Platform-Style Video Games with Construct

Key and Lock Mechanics

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This video shows how to create keys and locks that control the player’s progression through the level.

Keywords

  • Construct 2
  • Sprites
  • Level Design

About this video

Author(s)
Lee Stemkoski
First online
15 February 2019
DOI
https://doi.org/10.1007/978-1-4842-4446-3_22
Online ISBN
978-1-4842-4446-3
Publisher
Apress
Copyright information
© Lee Stemkoski 2019

Video Transcript

Lee Stemkoski: In this video, we’ll learn how to create a key which is a collectible object which can be used to remove locks, which are solid obstacles that will disappear on contact if you’ve previously collected a key. Key and lock mechanics are optional. Not all games have them, but they can be very useful for controlling the players progression through the level.

To begin, let’s open up our project from last time and we’ll start to by creating a new object. We’ll right click to insert a new object. This object will be a sprite named KeyBlue. There’s lots of colors of keys available. This one will be a blue colored key. Click on Insert. Click on the folder icon, and there’s a folder called key. I’d like to select key blue.png, close that window. And that’s a pretty large key, so I’ll shrink it to be the same size as our items will be 32 by 32.

And let’s also add a lock, so we’ll right click inserting a new object. Again, a sprite, we’ll name this one to LockBlue. Click to place it on the Main layer. Again, using the folder icon, choosing lock-blue. Open this up, and also click on the collision polygon icon on the left. Then I’ll right click to set the collusion polygon to be a perfectly square box to avoid the character’s nagging on the edges. When that’s finished, close that, make the box a little bit smaller and I like everything to be a consistent size, 32 by 32 pixels.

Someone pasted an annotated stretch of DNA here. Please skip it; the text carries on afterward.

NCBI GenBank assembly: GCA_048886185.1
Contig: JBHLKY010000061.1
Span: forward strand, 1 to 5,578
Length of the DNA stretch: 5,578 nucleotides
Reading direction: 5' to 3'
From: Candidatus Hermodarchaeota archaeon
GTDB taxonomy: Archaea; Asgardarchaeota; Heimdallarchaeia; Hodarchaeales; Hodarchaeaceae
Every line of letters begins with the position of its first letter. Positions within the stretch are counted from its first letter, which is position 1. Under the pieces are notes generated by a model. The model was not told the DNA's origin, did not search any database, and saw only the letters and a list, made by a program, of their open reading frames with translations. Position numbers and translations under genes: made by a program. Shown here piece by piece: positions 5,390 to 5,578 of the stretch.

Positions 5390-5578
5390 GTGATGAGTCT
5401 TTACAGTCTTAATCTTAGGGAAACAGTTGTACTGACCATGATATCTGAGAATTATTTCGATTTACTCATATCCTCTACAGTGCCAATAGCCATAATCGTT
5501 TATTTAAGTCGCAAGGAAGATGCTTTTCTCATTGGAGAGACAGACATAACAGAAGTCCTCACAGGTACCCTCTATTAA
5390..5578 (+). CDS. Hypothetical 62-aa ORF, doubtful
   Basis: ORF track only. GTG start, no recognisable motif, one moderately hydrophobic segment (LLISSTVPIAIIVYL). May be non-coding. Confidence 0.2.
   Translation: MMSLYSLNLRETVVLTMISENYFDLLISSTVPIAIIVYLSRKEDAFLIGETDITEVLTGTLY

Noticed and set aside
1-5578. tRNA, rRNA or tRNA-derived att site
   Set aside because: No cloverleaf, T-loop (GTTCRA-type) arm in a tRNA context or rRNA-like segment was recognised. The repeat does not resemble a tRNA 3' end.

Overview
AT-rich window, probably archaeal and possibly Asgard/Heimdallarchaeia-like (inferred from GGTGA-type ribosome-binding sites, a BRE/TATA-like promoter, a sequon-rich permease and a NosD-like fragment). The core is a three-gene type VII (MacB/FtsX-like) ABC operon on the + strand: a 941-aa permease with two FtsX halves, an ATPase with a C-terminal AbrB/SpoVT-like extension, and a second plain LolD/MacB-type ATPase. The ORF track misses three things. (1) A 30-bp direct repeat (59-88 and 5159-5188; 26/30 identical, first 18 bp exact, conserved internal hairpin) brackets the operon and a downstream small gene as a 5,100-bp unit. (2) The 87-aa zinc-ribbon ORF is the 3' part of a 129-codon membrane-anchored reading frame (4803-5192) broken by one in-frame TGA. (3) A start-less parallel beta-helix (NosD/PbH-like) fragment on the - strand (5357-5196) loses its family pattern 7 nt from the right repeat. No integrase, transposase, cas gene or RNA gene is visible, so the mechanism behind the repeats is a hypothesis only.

And I’ll also add a couple of behaviors to the lock. So with the behaviors, clicking on properties, see the underlined blue word Behaviors? We’ll add two behaviors actually. First, solid because the player can’t just pass through them initially. We’ll add a second behavior as well. This will be the Fade behavior, so when we unlock the blocks, we’ll have them gradually fade out over time, so we will also add Fade. Then close that. Now, one important property to change before we make any copies of the lock. Under Behaviors under Fade, we don’t want the locks to fade out right away. We don’t want the fade to start immediately, so we need to change the property Active at start from Yes to No.

Now, let’s go over here, back to our Main layout area. I’m actually going to surround the flag which indicates the end of the level, I’m going to surround that with some locks. So here’s my lock, I’m going to hold down the control key, click and drag to create some more of these. All right. So at this point, the player cannot get to the flag until the player has collected a key, and this is what we mean by controlling the player progression throughout the level. They might run straight to that flag and then realized that they actually need to backtrack to collect another item.